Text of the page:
This bill has been ‘carried over’ from the last session. It’s an extensive piece of legislation that has critics on all sides of the House and across civil society.  

The bill will add new regulations to almost all aspects of internet use to prevent ‘online harm.’ The most widely held concern is that the government – or a regulator – will have sweeping new powers to restrict freedom of expression online.  

A new classification of ‘legal but harmful’ will be introduced, meaning even content that is not illegal will be subject to removal, while companies could face huge fines and even criminal liability. The problem is that the current legislation is sketchy about what falls under this remit. Neatly identifying and reacting to less clear legal harms, such as disinformation, is complicated. The Online Harms White Paper tried to avoid this issue by avoiding identification and definition of these harms entirely. 

A number of organisations have suggested the onus on the companies to ensure compliance will lead to social media platforms becoming overly cautious for fear of reprisal. In turn, platforms are expected to expand interventionist actions that will disrupt freedom of speech and lead to arbitrary removals of its legitimate exercise. 

SMK is part of the Online Harms Bill coalition, convened by FairVote.

Boycott, Divestment & Sanctions Bill (BDS) 

The new BDS bill, will ban public bodies from engaging in boycotts, disinvestment, or sanctions campaigns in certain (as yet unspecified) circumstances. It follows a ruling by the Supreme Court in 2020, which found that government regulations to prevent local authorities from ‘divesting contrary to UK foreign and defence policy’ were illegal.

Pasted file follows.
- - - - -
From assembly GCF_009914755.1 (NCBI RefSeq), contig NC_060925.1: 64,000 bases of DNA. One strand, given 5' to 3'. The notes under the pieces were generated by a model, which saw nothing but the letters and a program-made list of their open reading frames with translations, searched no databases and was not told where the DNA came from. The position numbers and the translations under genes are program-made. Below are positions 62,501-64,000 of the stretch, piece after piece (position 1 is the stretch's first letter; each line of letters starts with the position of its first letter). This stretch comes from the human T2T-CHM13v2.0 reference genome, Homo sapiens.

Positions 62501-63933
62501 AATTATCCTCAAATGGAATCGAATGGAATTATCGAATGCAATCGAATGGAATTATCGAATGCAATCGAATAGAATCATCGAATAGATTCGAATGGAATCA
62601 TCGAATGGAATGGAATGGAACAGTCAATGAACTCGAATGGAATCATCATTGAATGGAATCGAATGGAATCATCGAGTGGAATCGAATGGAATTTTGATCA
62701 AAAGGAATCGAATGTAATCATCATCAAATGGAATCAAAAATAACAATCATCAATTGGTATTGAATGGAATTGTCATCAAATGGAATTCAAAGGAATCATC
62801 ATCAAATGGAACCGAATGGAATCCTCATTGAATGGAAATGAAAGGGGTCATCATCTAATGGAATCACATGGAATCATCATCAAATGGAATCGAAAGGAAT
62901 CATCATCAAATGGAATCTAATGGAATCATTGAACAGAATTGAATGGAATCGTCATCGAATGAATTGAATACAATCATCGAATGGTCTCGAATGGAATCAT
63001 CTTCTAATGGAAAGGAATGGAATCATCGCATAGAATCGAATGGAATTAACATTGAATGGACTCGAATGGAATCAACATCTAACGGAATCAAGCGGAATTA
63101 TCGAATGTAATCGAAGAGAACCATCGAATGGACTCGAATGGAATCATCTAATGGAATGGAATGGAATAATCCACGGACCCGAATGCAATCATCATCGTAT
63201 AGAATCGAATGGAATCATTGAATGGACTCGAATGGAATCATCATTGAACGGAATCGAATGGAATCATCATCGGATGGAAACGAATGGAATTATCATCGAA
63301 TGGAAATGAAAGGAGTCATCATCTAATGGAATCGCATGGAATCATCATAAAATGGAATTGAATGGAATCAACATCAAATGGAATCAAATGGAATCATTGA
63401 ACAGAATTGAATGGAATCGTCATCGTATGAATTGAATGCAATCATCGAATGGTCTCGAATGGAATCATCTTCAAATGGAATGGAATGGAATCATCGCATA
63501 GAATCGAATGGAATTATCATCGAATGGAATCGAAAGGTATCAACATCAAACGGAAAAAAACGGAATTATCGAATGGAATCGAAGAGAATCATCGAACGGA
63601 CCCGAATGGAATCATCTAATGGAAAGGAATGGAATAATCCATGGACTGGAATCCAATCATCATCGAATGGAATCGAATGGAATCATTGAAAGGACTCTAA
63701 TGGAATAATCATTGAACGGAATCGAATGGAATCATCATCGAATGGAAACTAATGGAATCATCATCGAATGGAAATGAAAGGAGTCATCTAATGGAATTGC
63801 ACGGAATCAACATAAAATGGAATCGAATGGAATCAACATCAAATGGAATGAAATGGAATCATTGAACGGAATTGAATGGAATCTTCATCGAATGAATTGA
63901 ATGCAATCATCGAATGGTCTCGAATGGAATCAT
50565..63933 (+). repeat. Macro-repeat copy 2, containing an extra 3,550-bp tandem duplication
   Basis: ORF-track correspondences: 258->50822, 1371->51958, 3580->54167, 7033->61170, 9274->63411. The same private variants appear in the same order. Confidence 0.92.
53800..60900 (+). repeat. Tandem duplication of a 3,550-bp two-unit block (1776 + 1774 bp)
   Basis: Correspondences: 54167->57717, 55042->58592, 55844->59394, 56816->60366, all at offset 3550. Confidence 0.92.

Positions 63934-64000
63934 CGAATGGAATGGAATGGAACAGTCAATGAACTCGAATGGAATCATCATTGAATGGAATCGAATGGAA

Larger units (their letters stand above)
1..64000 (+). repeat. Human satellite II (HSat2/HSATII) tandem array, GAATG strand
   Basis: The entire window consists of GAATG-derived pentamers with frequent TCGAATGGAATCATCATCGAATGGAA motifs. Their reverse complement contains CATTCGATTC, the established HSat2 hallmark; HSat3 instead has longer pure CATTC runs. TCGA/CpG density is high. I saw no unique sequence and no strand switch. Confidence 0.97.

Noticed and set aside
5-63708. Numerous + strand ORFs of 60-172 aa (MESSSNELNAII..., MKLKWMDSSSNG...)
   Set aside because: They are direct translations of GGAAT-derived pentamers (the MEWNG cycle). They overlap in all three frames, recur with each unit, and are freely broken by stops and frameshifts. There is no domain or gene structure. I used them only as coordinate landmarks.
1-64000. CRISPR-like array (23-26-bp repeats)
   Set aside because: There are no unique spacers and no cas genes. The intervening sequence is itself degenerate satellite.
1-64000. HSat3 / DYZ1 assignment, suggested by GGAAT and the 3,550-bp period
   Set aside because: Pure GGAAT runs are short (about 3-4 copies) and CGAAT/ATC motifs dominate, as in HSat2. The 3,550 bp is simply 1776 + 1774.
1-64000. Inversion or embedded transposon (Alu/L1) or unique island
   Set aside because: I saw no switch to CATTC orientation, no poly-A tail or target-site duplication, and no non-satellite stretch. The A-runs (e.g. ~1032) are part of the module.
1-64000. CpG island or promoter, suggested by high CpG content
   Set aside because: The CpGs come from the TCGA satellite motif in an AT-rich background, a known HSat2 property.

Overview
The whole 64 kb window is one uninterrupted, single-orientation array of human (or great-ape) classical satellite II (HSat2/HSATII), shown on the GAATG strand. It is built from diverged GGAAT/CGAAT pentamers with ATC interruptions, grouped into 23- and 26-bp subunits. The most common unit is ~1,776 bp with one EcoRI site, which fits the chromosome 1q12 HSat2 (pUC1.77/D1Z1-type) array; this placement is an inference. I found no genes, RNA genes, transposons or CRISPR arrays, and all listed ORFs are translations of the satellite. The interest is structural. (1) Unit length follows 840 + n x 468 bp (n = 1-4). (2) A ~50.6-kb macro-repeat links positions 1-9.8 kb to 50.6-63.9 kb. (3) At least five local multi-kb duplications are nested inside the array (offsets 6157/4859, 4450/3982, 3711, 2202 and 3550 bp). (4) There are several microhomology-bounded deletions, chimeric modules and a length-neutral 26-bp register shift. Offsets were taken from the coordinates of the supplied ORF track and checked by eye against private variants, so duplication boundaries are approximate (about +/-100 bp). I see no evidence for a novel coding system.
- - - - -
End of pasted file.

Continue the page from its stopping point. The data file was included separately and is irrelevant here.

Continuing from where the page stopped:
This bill will seek to make the overturned policy legal and is a blow for Palestinian campaigners. Their original legal challenge was in support of councils and pension funds wanting to divest from companies that trade in products produced in the illegally occupied Palestinian territories – tactics that proved so effective in South Africa. 

 In an op-ed written for The New Arab, Ben Jamal, head of the UK’s Palestinian Solidarity Campaign (PSC), wrote: 

The chilling law would essentially ban public bodies from supporting the peaceful BDS movement, which aims to pressure Israel to comply with international law and end its illegal occupation of the West Bank through the promotion of boycotts and sanctions. 

The bill is not yet published, but it’s important to note that the scope of the original policy (divesting contrary to UK foreign and defence policy) is broad, and campaigners fear the new bill will go even further. 

The relevant part of the Queen’s Speech said that the legislation will ‘prevent public bodies engaging in boycotts that undermine community cohesion’. Depending on how you define ‘community cohesion’, any number of causes could find themselves barred from advocating for boycotts, divestment or sanctions. 

The responding to the Queen’s Speech on Twitter, PSC wrote: 

Queen’s Speech confirms that the UK Gov will pursue its ‘anti-boycott bill’ to prevent public bodies from deciding not to do business with companies abusing human rights and our planet. This must be opposed!”  

 

 

Seth Farsides

Seth is the Policy and Research Officer at SMK